Access features include ramp access, wide doorways, lever handles and good pathway access. It’s furnished with a 27-inch high open-frame king-sized bed with wheelchair access on the right side (as you face it), but there’s plenty of room for it to be moved over if you require wheelchair access on the left side. Other furnishings include two night tables, a chair, a wardrobe, a chest of drawers and a microwave. And then there are the little extras – a martini shaker, glasses and even playing cards.
A wide sliding barn door leads into the spacious bathroom, which has a full five-foot turning radius and is equipped with a custom-built roll-in shower with grab bars, a hand-held showerhead and a portable shower bench. There’s also a set of fold-down grab bars for easier transfers. The toilet grab bars are located on the back and left walls (as seated), and the bathroom also has a roll-under sink, a lowered mirror and a lowered towel bar. And even with all those access features, the bathroom still retains the Moroccan ambiance with colorful accent pieces.
There’s wheelchair-access to the public spaces as well, including the Kasbah Lounge, the Spa Garden, the outdoor showers and the public restroom. There’s also plenty of room for even the largest wheelchair or scooter to maneuver around the lift-equipped mineral pool, and over to the fire pit.
But Wait – There’s More
In the end, it’s the little extras that make for a memorable getaway, and the El Morocco has no shortage of those. At the top of the list is happy hour by the pool, where guests are served complimentary Morocco-tinis. This delicious concoction consists of cranberry juice, orange juice and sake, served up in a martini glass with a sugar coated rim. And they don’t just serve you the drink – it’s a process that begins with the Moroccan hand washing tradition, where guests wash their hands in rose water.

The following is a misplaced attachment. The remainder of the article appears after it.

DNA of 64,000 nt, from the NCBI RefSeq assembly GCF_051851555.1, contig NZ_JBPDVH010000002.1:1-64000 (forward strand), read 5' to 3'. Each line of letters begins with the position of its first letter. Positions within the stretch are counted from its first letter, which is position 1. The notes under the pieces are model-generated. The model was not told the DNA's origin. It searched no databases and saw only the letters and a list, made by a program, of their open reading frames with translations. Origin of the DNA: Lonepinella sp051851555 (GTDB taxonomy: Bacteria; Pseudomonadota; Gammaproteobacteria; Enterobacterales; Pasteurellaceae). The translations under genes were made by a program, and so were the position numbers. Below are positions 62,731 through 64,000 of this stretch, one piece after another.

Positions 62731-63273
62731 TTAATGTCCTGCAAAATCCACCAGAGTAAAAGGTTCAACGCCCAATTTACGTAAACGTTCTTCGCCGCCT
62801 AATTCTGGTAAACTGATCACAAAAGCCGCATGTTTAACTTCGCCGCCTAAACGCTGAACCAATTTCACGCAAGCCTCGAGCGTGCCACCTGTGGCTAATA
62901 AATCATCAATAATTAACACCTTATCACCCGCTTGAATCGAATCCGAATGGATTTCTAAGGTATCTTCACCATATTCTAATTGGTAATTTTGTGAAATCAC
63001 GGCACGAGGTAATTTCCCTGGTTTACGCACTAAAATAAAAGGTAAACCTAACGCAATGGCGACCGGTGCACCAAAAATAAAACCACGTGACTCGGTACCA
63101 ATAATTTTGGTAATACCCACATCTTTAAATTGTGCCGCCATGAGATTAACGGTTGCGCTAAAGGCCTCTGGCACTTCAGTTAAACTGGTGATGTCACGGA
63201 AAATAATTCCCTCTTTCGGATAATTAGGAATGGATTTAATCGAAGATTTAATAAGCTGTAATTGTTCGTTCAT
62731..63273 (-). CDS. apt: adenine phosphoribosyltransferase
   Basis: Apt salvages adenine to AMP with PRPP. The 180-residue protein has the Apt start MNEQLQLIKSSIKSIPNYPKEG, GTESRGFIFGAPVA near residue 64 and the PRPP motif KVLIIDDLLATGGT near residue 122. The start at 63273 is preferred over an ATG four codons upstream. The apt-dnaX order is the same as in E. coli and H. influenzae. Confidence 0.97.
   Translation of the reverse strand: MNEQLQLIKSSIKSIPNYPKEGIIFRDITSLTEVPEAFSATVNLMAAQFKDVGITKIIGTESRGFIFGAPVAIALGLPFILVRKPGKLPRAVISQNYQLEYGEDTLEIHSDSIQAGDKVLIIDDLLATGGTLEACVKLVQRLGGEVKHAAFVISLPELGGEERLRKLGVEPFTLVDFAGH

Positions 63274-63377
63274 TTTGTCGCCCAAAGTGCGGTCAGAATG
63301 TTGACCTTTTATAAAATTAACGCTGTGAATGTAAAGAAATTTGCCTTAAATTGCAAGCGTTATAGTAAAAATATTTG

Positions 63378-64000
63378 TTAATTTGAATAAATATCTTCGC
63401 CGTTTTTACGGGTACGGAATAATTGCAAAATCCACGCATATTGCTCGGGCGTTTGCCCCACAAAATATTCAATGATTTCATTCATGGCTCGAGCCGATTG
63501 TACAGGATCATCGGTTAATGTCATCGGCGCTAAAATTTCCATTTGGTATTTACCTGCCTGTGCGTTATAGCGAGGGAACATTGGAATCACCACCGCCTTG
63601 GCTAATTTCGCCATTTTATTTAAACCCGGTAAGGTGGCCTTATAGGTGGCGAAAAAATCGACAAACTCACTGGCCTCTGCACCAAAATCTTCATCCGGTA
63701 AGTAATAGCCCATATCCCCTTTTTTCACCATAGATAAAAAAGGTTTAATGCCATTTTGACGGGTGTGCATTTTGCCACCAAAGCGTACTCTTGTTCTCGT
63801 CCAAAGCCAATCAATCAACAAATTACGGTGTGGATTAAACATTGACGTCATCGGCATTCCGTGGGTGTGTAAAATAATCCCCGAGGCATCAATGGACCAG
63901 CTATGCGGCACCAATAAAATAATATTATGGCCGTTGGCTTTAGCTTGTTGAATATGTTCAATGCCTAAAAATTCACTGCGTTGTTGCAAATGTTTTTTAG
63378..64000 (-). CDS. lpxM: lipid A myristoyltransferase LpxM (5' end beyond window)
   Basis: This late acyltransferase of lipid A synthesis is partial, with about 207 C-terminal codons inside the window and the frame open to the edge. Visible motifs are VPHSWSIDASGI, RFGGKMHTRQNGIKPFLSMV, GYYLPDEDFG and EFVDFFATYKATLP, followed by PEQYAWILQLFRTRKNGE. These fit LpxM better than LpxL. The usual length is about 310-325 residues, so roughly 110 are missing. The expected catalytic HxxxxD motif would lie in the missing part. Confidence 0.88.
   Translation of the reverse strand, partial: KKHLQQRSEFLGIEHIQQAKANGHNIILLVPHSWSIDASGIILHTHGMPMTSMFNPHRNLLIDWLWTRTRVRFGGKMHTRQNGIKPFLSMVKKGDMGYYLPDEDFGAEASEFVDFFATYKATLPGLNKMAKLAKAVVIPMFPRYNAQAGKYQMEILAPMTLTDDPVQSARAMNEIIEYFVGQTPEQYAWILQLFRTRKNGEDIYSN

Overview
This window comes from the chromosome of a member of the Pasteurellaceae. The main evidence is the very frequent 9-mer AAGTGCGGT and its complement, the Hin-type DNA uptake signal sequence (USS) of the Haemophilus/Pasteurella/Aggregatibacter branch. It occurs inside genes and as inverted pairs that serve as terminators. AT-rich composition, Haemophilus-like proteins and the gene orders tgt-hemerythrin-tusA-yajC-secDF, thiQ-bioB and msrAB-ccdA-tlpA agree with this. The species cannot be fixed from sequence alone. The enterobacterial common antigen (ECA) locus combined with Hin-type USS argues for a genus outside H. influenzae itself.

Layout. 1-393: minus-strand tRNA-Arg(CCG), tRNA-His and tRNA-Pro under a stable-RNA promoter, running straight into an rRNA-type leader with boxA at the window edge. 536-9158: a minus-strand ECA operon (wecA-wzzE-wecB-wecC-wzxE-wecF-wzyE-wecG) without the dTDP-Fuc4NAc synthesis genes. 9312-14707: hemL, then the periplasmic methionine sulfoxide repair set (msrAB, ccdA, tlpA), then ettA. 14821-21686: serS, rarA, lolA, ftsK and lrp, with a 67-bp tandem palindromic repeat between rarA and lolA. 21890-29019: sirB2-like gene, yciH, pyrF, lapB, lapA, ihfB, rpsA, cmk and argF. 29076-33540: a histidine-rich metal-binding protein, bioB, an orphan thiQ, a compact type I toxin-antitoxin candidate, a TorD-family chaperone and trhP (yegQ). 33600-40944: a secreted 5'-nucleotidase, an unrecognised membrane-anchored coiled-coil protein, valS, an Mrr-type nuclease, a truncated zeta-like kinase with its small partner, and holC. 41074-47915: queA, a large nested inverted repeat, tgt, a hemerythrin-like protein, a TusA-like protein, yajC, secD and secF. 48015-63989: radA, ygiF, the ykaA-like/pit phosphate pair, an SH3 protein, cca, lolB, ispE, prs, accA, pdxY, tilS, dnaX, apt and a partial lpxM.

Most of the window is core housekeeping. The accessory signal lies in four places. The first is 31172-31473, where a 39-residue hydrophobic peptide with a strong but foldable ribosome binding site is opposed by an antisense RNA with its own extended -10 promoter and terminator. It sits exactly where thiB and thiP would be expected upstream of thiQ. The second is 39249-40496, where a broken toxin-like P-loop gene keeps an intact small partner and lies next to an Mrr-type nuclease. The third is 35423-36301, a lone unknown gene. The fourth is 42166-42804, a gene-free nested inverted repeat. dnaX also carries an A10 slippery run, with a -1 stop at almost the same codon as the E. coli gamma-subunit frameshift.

And then there’s breakfast. Although it’s a called a Continental breakfast, I’d actually describe it as a Continental-plus affair. Each morning the Kasbah Lounge is filled with fresh fruit, juices, freshly baked goodies, hard-boiled eggs and all the accompaniments to put together a luscious — and filling — meal. And the pièce de résistance? French press coffee. Guests can either choose to enjoy their repast at one of the courtyard tables, or in their own rooms.
Even the spa treatments have a taste of Morocco – minus the overzealous exfoliation treatments found in the hammams. Guests can choose from a variety of massages and body treatments including a Moroccan clay body mask, which uses Moroccan Rhassoul clay. Known for its ability to stimulate cell renewal, this treatment revitalizes and softens the skin.
And last but not least, there’s the library – a little nook located next to the Kasbah Lounge. Filled with books and DVDs to borrow, it’s a cozy spot to retreat and relax. Alternatively, you can watch that Bogart classic, Casablanca, which plays on a continuous loop throughout the day. A subtle nod to El Morocco’s roots, the film also creates the perfect ambiance for this wheelchair-accessible oasis in the California desert.